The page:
NASCAR launches Strictly Stock series

Sunday, June 19, 1949 – After one season of sanctioning Modified races around the country, NASCAR launches its Strictly Stock series. The inaugural 200-lap event was contested at Charlotte (N.C.) Speedway, a three-quarter mile dirt track. Local racer Glenn Dunaway was flagged the winner, however he was later disqualified for having altered rear springs on his ’47 Ford. As a result, the series’ first victory was awarded to Kansas native Jim Roper.

Roper, who completed only 197 of the race’s 200 laps, had learned of the inaugural event when he saw it mentioned in the nationally syndicated comic strip Smilin’ Jack.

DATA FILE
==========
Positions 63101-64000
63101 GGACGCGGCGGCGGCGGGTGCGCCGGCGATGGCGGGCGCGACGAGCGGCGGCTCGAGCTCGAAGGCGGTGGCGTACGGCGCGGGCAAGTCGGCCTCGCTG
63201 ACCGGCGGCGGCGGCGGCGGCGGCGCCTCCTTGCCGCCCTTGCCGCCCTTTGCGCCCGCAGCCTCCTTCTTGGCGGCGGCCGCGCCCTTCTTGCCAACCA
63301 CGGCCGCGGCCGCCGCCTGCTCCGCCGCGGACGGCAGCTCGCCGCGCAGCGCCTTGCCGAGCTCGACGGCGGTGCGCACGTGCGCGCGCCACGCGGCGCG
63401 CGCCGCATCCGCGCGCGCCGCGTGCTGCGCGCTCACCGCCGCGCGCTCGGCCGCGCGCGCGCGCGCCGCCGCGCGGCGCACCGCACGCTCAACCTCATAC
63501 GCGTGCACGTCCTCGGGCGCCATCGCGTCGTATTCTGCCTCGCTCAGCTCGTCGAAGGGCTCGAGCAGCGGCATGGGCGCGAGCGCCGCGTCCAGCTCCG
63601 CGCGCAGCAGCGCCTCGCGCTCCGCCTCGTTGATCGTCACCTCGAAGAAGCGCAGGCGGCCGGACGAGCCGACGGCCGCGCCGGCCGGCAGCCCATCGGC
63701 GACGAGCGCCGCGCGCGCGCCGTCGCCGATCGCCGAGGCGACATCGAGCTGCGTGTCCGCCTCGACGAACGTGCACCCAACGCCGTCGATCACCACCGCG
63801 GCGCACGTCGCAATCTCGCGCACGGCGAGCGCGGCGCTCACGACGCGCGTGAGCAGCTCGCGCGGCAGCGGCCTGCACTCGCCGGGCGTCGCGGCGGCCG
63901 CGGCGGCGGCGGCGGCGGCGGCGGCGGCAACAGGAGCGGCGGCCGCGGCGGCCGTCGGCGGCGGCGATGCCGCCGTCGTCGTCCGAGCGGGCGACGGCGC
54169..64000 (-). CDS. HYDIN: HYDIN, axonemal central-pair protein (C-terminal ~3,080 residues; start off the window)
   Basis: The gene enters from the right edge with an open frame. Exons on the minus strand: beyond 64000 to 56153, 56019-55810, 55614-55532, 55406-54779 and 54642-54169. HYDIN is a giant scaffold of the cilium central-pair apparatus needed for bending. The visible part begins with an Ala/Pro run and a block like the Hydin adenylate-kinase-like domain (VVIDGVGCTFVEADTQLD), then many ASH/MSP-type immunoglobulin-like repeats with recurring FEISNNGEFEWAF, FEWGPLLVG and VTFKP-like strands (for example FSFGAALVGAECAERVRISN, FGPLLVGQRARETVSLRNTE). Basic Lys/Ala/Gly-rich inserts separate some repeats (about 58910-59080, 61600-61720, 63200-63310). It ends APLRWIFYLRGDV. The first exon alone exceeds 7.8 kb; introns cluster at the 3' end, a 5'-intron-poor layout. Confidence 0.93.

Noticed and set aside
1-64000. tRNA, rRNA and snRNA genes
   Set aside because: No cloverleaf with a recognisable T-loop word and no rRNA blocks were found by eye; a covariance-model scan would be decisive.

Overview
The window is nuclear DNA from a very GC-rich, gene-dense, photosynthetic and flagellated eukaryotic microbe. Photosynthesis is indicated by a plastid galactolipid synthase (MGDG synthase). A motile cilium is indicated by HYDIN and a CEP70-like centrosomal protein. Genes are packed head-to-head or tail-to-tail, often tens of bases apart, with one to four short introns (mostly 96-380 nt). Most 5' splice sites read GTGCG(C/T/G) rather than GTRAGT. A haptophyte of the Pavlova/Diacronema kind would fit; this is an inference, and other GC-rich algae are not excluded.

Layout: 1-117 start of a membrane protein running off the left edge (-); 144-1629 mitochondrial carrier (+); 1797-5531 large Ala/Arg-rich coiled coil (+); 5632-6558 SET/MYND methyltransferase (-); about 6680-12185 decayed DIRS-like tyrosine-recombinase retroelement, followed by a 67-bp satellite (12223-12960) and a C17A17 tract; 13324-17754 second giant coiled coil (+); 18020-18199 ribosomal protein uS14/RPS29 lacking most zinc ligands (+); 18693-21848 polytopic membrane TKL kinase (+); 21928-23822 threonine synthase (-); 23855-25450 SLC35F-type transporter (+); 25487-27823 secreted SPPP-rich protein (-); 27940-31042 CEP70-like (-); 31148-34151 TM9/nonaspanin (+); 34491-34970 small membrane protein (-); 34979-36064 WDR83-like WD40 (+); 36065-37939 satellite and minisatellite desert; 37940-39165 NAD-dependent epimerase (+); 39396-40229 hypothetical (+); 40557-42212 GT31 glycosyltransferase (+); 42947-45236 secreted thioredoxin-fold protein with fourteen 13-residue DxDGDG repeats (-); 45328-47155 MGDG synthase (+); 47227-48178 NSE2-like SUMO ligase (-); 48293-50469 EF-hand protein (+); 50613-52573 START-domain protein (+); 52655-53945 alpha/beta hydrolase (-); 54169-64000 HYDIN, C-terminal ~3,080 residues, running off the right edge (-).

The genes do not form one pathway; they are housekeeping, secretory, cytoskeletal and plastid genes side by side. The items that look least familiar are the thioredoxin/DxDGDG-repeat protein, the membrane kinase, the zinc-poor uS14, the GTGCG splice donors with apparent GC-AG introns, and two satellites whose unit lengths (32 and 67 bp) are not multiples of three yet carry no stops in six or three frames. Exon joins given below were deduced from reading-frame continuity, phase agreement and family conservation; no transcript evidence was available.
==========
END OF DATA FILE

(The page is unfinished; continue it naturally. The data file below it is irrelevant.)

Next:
Attendance for the race was estimated at 13,000.

Nine different makes of automobiles were featured.

The 33-car lineup was set via qualifying. Bob Flock was the series’ first pole winner.

Six future NASCAR Hall of Fame members competed in the race: Red Byron, Tim Flock, Curtis Turner, Buck Baker, Lee Petty and Herb Thomas.

Roper made only one more start in the series, finishing 15th later that year at Occoneechee Speedway in Hillsborough, N.C.

The race was the first of eight for the inaugural season; the track hosted 12 races in what is now the Cup series as well as three convertible series events.

Admission was $2 (infield), $3 (grandstand) and $4 (reserved grandstand).

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